Tango? Not according to the Latin Academy

AAJ Staff By

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I am left wondering about this committee of experts in tango and jazz, who carefully tallied up the percentage of tango in my CD and decided I came up short.
By Pablo Aslan

This past summer, members of the Latin Academy of Recording Arts and Science (LARAS) were mailed voting instructions for the prestigious Latin Grammy Awards 2007.

Voting on a wide variety of genres and subgenres, such as Brazilian, Mexican, tango, Latin jazz, members will have to choose among 100s of recordings submitted for nomination by the LARAS membership, a distinguished group of industry insiders, musicians, record labels, producers, etc. to which I am honored to belong.

In the tango category, voters will take their pick from a list of 19 releases. Unfortunately, the list does not include my most recent recording Buenos Aires Tango Standards (Zoho Music). This CD, a collection of traditional tangos performed by a group of Argentine musicians, was deemed outside the category by the Latin Recording Academy.

According to an email from LARAS: "During the screening meeting, the Pablo Aslan recording was carefully screened by experts in both jazz and tango. The committee listened to the recording and felt the recording did not have enough tango elements to remain in the Tango category and therefore it remained in the Jazz category." Furthermore, "Our rule is: Genre-specific albums must consist of 75% or more playing time of the specific genre."

I am left wondering about this committee of experts in tango and jazz, who carefully tallied up the percentage of tango in my CD and decided I came up short. I am flattered that the jazz experts consider my music part of that great tradition, which has been so important in my musical upbringing. I am not sure there is 75% jazz in my music, though, but that may not be important to them. I find that by nature jazz musicians are very open-minded.

We Argentines are very jealous of our tango and put premium value on authenticity. I should know, after all, I've devoted the last 20 years of my life to playing, studying and teaching this music.

My trajectory as a tango musician is long and as they say, part of the public record. In the late '80s and early '90s, long before tango became the ubiquitous phenomenon it now is, I was a regular fixture in tango clubs across the United States. I played for 100s of dancers in Los Angeles, Seattle, Oakland, Denver, New York, Boston, Washington, Portland, etc. I also traveled to South America, Europe, Japan and Russia playing with some of the best tango musicians in the world (Nestor Marconi, Fernando Suarez Paz, Pablo Ziegler, Alberto Podesta, Horacio Deval, Raul Jaurena, to name a few) and with other non-tango musicians who approached the music with reverence. One such non-tango musician who contracted my services was Yo Yo Ma, with whom I toured the US and Japan alongside Astor Piazzolla's old sidemen. When Shakira asked her producer, the legendary Argentine arranger Jorge Calandrelli, to hire top-notch tango artists to record the introduction to her hit "Obsession", I was flown to Miami to lend my expertise and authenticity.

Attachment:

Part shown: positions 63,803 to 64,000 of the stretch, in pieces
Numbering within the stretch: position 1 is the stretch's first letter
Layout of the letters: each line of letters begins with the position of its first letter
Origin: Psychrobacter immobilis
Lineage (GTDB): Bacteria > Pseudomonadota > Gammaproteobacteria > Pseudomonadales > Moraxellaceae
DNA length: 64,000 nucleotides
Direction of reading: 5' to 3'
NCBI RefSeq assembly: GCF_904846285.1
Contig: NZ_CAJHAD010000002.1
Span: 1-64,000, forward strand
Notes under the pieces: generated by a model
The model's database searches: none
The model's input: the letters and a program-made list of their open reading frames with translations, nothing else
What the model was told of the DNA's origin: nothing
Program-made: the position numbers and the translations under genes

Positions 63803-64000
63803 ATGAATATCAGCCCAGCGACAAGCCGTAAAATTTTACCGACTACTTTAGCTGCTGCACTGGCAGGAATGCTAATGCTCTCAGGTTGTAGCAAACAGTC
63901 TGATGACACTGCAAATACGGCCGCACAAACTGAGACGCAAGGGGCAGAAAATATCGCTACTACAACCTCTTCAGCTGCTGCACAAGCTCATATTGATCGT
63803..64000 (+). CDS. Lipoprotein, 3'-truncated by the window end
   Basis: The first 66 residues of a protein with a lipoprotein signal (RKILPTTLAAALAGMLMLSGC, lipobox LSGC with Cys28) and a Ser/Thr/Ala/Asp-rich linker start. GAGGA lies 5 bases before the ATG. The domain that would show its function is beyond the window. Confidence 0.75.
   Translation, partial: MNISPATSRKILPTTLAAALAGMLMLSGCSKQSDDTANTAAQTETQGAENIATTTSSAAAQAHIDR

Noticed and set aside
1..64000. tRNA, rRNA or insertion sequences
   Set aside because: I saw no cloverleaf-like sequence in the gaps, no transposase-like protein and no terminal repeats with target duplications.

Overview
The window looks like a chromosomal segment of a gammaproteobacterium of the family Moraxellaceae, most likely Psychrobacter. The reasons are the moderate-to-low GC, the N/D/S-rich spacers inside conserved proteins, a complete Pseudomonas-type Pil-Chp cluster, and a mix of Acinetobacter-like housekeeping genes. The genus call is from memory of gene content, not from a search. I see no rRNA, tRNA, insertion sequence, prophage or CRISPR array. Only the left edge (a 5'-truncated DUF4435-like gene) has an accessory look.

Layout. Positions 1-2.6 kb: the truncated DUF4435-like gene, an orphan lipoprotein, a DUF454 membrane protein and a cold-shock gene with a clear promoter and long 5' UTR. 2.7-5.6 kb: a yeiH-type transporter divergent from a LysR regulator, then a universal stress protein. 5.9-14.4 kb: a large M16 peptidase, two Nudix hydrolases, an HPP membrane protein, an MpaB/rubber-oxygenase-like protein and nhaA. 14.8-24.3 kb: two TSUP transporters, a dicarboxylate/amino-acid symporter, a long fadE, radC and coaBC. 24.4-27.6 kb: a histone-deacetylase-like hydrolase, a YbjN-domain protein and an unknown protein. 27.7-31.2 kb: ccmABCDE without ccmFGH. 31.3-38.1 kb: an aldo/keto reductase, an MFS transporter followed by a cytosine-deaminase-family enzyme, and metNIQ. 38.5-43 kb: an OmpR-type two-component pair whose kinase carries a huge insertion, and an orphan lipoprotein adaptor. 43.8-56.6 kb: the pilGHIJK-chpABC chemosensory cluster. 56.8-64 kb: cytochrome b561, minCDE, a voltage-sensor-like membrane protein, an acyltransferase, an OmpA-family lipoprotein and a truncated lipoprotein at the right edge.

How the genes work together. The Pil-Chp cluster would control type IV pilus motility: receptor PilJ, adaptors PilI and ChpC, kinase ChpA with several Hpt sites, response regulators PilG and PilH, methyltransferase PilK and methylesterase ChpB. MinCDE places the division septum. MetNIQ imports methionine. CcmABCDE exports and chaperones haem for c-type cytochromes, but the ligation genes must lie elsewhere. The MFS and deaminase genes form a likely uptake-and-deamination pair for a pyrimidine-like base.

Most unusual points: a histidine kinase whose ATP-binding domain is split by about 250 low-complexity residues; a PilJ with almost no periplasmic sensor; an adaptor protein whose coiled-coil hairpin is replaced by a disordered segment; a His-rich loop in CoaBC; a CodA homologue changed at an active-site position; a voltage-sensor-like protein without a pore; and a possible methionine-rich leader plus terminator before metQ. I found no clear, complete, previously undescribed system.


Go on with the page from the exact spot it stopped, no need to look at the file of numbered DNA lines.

This situation reminds me, of course, of the trouble Astor Piazzolla had with his brand of tango. The animosity that his music engendered speaks of the passion that Argentines share for the tango. Yet nowadays nobody but the most recalcitrant dinosaurs would dare call Piazzolla's music anything other than tango. But according to the Latin Academy's rules, he would be not be admitted into the tango category: imagine, he used an electric guitar, hardly a traditional tango instrument at the time he introduced it. That's 20% of his quintet's orchestration! Piazzolla's rhythmic concept, while rooted in tango, was entirely his own. Well, let's say it was only about 45% tango, being generous and the rest is in his particular non-danceable beat (ask around in the tango dance halls what they think of Piazzolla as tango dance music). His compositions? Well, he mostly wrote his own, unlike traditional artists, who rearrange from the standard repertoire, as I did on my CD. Piazzolla's main influences were Béla Bartók, JS Bach, Igor Stravinsky and Gerry Mulligan and so on. Mr. Piazzolla, it's clear, would not be in the tango category, according to the LARAS experts.


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